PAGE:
6 Creative Ways Founders Are Combatting Homelessness

6 Creative Ways Founders Are Combatting Homelessness

In Athens, two young founders provide free mobile laundry services to some of the more than 20,000 Greeks without homes. Meanwhile, in Toronto, an art program helps at-risk Canadian youths learn about photography. These are just some of the creative ways that founders of social enterprises around the world are giving back and tackling a global issue: homelessness.

Illustration of the three sibling founders of Frères Branchiaux, smiling and holding their product. One holds a sign that reads "Frères Branchiaux Candle Co."

1. Burning candles to help shelters

Frères Branchiaux is a candle company founded by three brothers—all under the age of 12. The boys started the business to save up money for video games, but middle brother Ryan loves that he’s also able to help others. Frères Branchiaux donates 10 percent of their profits to a local homeless shelter. The cause is close to home for the family. “I had family members who are homeless,” Ryan says. “We took them in and helped them get back on their feet.”


Illustration of a woman in a red shirt, smiling while using the SucSeed hydroponic system, built by at-risk youth.

2. Giving the homeless a chance to grow

SucSeed is a Canadian company that builds hydroponic systems, enabling their customers, no matter where they live, to grow fresh produce at home. All of SucSeed’s products are made by at-risk and homeless youth under the guidance of botanists and engineers.


Illustration of a man holding up an issue of Curbside Chronicle, a publication dedicated to empowering homeless individuals. The cover reads "Curbside Chronicle, Mission to Mars, Page 4."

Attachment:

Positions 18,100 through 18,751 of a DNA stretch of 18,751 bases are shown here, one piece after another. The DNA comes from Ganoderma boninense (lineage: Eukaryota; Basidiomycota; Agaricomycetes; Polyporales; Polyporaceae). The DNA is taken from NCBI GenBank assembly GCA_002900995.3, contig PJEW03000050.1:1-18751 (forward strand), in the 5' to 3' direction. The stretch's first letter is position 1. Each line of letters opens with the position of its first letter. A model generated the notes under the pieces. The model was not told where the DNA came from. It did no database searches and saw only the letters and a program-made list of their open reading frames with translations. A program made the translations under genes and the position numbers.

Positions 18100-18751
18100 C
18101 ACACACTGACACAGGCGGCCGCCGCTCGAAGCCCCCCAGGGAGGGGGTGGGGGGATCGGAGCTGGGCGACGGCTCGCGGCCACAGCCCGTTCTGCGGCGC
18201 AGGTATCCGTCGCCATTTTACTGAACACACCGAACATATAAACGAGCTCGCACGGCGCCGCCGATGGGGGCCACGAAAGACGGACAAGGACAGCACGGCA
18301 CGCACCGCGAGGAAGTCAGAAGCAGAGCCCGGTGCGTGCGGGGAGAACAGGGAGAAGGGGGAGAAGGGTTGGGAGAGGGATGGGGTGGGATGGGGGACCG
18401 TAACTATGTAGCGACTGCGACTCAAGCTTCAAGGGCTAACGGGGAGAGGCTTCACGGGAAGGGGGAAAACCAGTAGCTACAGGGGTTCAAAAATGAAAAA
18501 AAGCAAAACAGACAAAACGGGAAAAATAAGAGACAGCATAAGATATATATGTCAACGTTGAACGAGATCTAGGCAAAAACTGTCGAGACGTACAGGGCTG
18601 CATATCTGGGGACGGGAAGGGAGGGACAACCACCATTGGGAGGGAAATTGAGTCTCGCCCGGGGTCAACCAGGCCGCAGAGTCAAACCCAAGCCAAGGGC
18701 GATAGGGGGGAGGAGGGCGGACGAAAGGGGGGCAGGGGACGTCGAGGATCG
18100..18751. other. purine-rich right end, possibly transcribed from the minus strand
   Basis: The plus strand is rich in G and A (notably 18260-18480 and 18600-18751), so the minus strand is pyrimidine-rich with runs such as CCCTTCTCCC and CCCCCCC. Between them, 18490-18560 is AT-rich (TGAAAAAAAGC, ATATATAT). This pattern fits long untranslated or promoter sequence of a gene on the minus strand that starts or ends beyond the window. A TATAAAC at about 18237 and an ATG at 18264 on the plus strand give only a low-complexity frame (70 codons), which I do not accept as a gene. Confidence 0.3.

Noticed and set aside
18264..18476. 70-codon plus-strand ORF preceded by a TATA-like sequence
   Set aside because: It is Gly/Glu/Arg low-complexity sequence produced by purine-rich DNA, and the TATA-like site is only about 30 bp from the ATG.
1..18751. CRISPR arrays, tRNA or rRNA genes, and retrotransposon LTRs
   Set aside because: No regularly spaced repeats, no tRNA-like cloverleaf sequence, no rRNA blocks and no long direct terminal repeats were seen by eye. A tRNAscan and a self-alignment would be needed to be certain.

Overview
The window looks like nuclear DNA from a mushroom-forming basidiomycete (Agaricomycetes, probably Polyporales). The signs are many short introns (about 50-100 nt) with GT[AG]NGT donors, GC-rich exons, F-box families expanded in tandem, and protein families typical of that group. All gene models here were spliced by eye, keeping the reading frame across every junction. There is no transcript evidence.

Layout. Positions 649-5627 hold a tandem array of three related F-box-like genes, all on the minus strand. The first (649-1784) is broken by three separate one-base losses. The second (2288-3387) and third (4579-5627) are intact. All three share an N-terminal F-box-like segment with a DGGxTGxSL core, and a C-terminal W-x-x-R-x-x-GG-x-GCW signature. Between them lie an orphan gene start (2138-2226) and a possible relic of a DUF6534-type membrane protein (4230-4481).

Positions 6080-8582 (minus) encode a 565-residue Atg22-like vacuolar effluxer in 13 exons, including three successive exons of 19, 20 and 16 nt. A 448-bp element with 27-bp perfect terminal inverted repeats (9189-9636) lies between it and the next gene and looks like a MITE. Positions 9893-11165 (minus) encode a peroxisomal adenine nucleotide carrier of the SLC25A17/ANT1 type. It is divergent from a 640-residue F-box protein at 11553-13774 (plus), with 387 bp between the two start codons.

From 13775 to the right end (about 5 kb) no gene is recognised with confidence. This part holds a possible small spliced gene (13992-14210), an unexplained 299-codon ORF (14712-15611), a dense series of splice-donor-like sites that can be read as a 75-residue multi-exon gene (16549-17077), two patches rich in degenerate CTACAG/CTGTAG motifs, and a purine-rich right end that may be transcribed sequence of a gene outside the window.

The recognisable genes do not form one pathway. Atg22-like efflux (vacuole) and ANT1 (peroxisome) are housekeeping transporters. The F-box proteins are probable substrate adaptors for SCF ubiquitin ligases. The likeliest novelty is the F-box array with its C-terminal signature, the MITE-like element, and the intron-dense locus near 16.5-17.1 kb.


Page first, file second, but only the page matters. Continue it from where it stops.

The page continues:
3. Amplifying voices

Curbside Chronicle is an Oklahoma City street publication dedicated to empowering homeless and low-income individuals. Sales of the magazine helped more than 40 people move into affordable housing in 2017. The paper also runs another program called Wrap Up Homelessness, selling artist-designed wrapping paper and donating profits to the cause. “The issue of homelessness is really stigmatized,” says director Ranya O'Connor. “It’s important in everything we do that we know and see the humans behind this issue.”


Illustration of Thanos Spiliopoulos, founder and CEO of Ithaca Laundry, standing in front of a van with two washing machines inside.

4. Offering free mobile (laundry) services

Employment options were dismal for Athens-born Thanos Spiliopoulos, so he started a business aimed at helping the city’s homeless. Thanks in part to the Greek debt crisis as well as a steady influx of refugees, there are as many as 20,000 people homeless in Athens. Thanos and his friend Fanis Tsonas fundraised to launch Ithaca Laundry, Greece’s first free mobile laundry service. The company washes about 25 bags of clothes for the homeless each day.


Illustration of Gilad Cohen, founder of JAYU, looking at a DSLR camera with a female student.

5. Passing the lens

Gilad Cohen is the founder of JAYU, a Toronto-based charity that shares human-rights stories through the arts and dialogue. One of his projects, iAM, pairs homeless and at-risk youth with professional photographers, teaching them to capture photos of their city. The resulting photos, along with accompanying voice recordings, are featured and sold in an exhibit, with all of the profits benefiting underserved youth.


Illustration of David Tovey, founder of London-based ONE Festival of Homeless Arts, painting on a canvas.

6. Supporting homeless artists

Formerly homeless, David Tovey is the founder of ONE Festival of Homeless Arts, a London-based arts festival that profiles the work of artists, including many who are homeless, in photography, poetry, painting, and the performing arts. He also sells T-shirts through an online store and social-arts project Hopeful Traders. Proceeds from David’s own designs support a charity that helps people who are homeless get back on their feet.

Illustrations by Alvaro Tapia Hidalgo

Topics: